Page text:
The design for the show garden does indeed look stunning and I began to wonder how Jonathan would bring together the individual four components: “The first thing I noticed on holiday was the architecture of the homesteads – there’s so much history and character in these buildings. Then I took in the pretty gardens and vineyards and I found all that very appealing, it’s one of the reasons so many people visit this part of South Africa,” he says.

However, Jonathan admits that architecture and vineyards on their own wasn’t enough for a show garden at Chelsea, and he started to notice all the surrounding mountainous fynbos vegetation: “This is the more complicated part of the garden (and arguably more interesting)”, he says. “On its own, however, it wouldn’t mean much to most people. So, the homestead garden and vineyards need fynbos to add complexity and the fynbos needs the homestead and vineyards to help place the garden and give it some context.”

Generally speaking, fynbos plants are not easy to find outside South Africa and Jonathan found himself hunting all over Italy, Spain and Cornwall to get a good selection: “I bought 10,000 (mostly annual) seeds from Kirstenboch, nearly all of which have germinated and are now happily growing at Kelways in Somerset.” What will be a major challenge for him will be recreating the burnt fynbos. As he points out fynbos has this incredible ability to regenerate quickly after a fire with bulbs appearing in just a few days after the fire dies down: “At the moment we are looking into all sorts of ways to achieve this look, without actually setting fire to thousands of pounds worth of plants and trying to time the flowering of the bulbs correctly,” he says. His further challenge is making that area look beautiful, rather than just a scorched landscape, so he has plenty to think about with that part of the design.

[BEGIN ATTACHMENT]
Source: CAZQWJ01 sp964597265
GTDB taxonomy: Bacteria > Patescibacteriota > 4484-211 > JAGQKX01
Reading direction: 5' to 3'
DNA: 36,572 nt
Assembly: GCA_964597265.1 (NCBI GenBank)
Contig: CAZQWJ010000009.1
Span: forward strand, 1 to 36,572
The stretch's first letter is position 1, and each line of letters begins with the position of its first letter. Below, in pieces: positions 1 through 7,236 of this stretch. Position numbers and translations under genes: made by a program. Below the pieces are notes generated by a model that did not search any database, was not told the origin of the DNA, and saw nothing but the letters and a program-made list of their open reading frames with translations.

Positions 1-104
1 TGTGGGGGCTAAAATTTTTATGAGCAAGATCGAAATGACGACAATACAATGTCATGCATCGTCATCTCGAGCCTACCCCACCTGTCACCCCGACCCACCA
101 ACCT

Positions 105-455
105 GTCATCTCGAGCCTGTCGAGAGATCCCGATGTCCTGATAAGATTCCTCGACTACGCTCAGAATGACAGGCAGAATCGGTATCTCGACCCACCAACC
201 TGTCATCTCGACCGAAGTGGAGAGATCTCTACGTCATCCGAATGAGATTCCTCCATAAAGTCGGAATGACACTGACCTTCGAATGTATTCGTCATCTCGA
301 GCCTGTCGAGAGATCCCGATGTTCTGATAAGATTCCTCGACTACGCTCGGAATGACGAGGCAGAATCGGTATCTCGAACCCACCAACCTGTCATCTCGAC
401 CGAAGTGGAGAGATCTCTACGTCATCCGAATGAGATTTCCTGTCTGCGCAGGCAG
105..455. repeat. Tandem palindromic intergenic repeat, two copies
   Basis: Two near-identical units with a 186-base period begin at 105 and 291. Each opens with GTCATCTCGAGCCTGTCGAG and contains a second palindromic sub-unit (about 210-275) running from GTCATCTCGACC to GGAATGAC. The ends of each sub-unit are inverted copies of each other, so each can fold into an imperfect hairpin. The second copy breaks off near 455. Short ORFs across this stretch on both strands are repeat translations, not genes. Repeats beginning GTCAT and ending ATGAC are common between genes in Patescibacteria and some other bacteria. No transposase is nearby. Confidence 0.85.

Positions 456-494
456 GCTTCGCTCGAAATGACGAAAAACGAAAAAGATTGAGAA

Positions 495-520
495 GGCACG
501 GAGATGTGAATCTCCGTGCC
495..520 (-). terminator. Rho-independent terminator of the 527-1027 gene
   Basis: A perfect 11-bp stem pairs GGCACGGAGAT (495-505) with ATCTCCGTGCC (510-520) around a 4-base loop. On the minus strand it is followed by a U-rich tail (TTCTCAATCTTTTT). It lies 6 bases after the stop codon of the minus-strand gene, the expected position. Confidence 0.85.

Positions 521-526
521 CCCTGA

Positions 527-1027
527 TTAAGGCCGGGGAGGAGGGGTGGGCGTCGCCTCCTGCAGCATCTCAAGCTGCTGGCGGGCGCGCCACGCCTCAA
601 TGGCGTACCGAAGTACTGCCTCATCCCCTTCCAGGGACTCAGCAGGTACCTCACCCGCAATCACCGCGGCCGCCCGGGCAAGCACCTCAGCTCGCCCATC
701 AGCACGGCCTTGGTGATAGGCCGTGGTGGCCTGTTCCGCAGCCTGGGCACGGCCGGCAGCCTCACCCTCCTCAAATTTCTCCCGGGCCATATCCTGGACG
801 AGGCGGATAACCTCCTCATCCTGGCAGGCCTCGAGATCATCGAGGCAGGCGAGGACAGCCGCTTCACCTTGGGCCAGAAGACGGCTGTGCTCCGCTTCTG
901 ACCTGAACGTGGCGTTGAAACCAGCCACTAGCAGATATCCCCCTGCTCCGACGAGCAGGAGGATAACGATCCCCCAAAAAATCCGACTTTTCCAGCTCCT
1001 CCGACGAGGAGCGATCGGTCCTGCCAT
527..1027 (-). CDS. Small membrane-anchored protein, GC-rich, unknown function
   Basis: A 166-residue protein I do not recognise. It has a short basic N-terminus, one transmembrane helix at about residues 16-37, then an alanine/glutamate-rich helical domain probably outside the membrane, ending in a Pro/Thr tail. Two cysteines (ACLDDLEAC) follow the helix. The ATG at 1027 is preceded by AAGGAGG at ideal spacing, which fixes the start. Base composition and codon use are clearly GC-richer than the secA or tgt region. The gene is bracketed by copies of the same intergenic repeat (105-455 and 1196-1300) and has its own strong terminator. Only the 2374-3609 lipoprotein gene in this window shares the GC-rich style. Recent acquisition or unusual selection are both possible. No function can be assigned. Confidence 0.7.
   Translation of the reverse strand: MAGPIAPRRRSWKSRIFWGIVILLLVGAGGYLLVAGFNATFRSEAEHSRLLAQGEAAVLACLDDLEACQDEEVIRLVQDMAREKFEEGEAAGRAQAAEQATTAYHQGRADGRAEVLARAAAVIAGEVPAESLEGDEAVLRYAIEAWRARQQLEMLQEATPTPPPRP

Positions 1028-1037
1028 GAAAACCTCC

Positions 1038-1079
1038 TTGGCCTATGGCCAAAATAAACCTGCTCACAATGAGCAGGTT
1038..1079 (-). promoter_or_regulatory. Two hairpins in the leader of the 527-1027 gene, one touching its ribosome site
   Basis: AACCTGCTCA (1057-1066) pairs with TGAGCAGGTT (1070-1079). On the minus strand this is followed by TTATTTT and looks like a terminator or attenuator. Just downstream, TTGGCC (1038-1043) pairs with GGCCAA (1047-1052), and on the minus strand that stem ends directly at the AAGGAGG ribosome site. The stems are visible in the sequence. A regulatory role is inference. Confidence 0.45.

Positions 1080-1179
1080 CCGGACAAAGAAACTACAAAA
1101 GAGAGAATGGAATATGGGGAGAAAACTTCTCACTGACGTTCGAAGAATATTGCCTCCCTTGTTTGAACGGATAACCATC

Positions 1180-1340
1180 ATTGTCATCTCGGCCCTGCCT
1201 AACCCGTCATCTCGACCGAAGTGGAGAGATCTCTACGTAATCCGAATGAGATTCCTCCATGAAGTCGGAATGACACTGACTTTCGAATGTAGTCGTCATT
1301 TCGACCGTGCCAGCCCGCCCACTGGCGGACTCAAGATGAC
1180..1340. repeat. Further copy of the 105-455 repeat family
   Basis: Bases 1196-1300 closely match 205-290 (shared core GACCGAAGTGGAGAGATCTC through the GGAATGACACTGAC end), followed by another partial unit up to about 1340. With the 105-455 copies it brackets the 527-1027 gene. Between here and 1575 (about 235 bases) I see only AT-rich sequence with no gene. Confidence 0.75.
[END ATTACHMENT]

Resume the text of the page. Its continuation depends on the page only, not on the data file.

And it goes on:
So, how does he feel about the prospect of achieving his dream and designing a show garden at RHS Chelsea? He admits that this is his first show garden at any show but he has been working on the idea for this show garden for two years and he is incredibly excited to have the opportunity to bring the garden to Chelsea: “I expect the nerves and the doubt will creep in at some point so I’m just going to concentrate on my 22x10m plot and everyone who is helping me to realise the design, and try to block everything else out when that happens!”

You have to hand it to Jonathan, not only has he had the vision to design a large Chelsea show garden, he secured an established Chelsea sponsor in Trailfinders and an experienced contractor in Mark Richardson’s Stewart Landscape Construction, not to mention lining up some of the best plant nurseries in the UK and Europe to help source and grow his plants. It’s fitting that the sponsor of the garden is the UK’s leading independent tour operator, Trailfinders, as they tailor-make holidays to South Africa for thousands each year.

So, all the ingredients are in place to make Jonathan’s dream come true and I have a hunch that this garden is going to be something special. Can’t wait to see it.

You can view Jonathan’s design practice at

Picture credits: All photographs ©Jonathan Snow Design